Articles, quizzes, and grammar tips for word-lovers everywhere

Category: Word trends and new words

Shifted meanings: flash mob

Pillow Fight

Flash mob is a relatively recent addition to Oxford Dictionaries Online. The phrase is defined in the World English version of the dictionary as “a public gathering of complete strangers, organized via the Internet or mobile phone, who perform a pointless act and then disperse again”, and with somewhat more brevity in the US version […]

Trout pout, misery memoir, and Nollywood: ODO quarterly update August 2011

Talking dog

Every quarter, we update the current English dictionary in Oxford Dictionaries Online with new words and meanings that have made it into common usage. For this update, we’ve added dozens of words, from aha moment to yuck factor. You might do a fist pump (on your own) or a more subtle fist bump (with someone […]

A century of defining our language

coed logo

Since the publication of its first edition in 1911, the revolutionary Concise Oxford Dictionary has remained in print and gained fame around the world over the course of eleven editions. This month heralds the publication of the centenary edition: the new 12th edition of the Concise Oxford English Dictionary contains some 400 new entries, including […]

An interactive guide to the Concise Oxford English Dictionary

An interactive guide

The Concise Oxford Dictionary is 100 years old! To celebrate the centenary of this bestselling dictionary we have created a fascinating interactive tour charting the history of this landmark publication. Explore our interactive guide to discover the story of a dictionary that has been a trusted guide to English for millions of people, and has faithfully recorded how our […]

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Riotous words

Riot police

Various English cities spent a good portion of last week dealing with rioting, avoiding the riots, commenting on said riots, and cleaning up the aftermath. Leaving aside the ongoing discussion regarding the causes and effects of these civil disturbances, it would be interesting to look at the word riot itself. Riot has been in use […]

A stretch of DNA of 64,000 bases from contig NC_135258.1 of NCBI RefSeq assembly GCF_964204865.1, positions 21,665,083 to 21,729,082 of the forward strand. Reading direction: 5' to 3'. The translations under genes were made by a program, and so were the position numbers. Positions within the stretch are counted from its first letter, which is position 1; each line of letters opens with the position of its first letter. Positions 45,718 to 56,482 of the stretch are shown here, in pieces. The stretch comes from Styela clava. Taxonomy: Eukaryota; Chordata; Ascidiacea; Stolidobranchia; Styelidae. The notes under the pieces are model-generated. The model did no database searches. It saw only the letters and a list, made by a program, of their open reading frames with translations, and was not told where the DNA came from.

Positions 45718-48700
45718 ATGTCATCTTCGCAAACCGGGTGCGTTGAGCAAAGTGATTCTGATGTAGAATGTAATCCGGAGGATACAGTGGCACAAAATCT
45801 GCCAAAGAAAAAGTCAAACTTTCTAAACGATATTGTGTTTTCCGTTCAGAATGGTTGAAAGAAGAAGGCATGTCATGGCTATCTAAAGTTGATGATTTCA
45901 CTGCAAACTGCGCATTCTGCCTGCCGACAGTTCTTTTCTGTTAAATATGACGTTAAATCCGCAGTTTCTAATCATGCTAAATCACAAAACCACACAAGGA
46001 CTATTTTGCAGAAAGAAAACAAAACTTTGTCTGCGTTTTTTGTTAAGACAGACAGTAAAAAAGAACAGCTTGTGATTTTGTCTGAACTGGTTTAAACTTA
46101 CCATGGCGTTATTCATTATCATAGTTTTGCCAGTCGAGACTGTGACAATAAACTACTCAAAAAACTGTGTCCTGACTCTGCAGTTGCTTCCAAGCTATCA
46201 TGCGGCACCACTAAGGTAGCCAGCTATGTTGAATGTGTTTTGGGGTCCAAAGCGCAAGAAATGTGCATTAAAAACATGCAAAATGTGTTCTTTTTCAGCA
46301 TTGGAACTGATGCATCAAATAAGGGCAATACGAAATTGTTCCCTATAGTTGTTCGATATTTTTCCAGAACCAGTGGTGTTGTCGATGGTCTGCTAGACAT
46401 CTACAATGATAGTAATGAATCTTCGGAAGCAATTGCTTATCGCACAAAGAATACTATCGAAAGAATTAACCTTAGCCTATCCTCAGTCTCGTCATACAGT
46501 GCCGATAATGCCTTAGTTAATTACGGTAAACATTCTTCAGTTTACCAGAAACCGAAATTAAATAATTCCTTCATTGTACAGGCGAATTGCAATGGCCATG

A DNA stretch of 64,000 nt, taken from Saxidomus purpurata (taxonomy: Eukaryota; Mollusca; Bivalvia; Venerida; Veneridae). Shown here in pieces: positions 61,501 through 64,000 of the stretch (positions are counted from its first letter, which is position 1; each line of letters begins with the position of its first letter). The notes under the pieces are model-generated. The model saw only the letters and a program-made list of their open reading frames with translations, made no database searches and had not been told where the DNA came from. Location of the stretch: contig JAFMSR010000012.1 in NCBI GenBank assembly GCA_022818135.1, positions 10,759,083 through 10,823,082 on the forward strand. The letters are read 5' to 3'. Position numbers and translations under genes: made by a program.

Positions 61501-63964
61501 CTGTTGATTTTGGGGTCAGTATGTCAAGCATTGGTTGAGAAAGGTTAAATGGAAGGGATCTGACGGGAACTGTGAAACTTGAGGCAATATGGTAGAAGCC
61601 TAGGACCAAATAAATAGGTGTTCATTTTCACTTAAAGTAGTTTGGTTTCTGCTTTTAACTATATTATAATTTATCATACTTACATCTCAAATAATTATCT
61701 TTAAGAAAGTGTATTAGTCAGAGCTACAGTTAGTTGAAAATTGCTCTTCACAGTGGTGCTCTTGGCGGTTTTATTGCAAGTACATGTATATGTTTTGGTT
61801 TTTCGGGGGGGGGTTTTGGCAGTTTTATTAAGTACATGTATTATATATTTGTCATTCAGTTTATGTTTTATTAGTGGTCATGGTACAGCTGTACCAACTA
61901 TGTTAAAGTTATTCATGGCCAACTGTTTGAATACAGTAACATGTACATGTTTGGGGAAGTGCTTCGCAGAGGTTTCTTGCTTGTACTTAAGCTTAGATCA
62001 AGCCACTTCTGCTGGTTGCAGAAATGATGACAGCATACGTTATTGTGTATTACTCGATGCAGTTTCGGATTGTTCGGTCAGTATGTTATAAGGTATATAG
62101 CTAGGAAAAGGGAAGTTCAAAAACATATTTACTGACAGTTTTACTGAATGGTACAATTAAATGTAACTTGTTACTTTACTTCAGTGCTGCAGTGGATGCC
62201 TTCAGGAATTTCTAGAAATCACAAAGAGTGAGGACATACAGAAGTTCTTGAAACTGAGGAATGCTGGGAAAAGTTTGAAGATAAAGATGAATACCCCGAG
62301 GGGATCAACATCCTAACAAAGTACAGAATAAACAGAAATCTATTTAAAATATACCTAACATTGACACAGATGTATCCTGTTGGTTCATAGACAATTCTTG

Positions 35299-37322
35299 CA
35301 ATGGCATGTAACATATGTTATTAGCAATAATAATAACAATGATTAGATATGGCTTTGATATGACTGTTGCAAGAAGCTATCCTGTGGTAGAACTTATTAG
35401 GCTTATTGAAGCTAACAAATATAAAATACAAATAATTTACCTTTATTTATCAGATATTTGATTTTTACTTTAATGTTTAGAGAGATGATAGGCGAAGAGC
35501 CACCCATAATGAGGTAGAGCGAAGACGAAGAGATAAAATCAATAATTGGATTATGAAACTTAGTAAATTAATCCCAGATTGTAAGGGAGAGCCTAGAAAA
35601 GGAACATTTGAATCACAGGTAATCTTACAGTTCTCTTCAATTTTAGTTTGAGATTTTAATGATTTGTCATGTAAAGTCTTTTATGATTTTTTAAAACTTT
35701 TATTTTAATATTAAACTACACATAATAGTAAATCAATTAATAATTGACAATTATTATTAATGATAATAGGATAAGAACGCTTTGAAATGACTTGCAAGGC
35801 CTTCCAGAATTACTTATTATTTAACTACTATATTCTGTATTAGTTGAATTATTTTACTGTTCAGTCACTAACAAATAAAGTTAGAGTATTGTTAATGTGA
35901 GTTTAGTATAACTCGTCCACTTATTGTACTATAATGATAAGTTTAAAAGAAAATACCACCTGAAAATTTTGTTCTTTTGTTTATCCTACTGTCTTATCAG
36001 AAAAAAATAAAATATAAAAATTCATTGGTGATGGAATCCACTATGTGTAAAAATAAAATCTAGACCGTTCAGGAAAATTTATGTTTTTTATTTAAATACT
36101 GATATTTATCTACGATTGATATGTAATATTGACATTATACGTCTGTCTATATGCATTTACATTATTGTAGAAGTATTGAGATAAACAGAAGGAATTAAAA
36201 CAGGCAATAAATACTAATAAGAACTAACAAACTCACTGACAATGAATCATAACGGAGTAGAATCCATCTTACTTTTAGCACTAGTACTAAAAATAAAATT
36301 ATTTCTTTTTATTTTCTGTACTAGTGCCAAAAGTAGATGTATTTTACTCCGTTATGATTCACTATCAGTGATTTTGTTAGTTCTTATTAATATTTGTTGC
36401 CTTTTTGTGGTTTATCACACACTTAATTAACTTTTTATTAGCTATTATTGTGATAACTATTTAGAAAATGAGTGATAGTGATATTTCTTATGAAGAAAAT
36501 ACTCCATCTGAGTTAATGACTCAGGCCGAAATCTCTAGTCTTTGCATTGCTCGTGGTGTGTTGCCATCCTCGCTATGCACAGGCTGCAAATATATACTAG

‘Hackergate’: the language of scandal

‘Hackergate’: the language of scandal

As the phone-hacking scandal continues to loom large in much of the world’s media, so we hear more and more instances of associated vocabulary – fit and proper, hacking, blagging. Not all of these terms are new – after all hacking has been around for quite some time – but they demonstrate how often scandals […]

Which word is older?

Escalator

Arnold Zwicky, a professor of linguistics at Stanford University, several years ago coined a term for the mistaken belief that a word is newer than it actually is – the recency illusion. This is an easy trap to fall into – many people feel that if a word is new to them that it must be […]

Shifted meanings: marriage

Just married

Last week New York became the sixth state in the US (and the largest so far) to pass legislation that would allow same-sex marriage. The law was promptly signed by the Governor, and should be in effect within the month. It is fairly common knowledge that the word gay has changed its meaning over the […]

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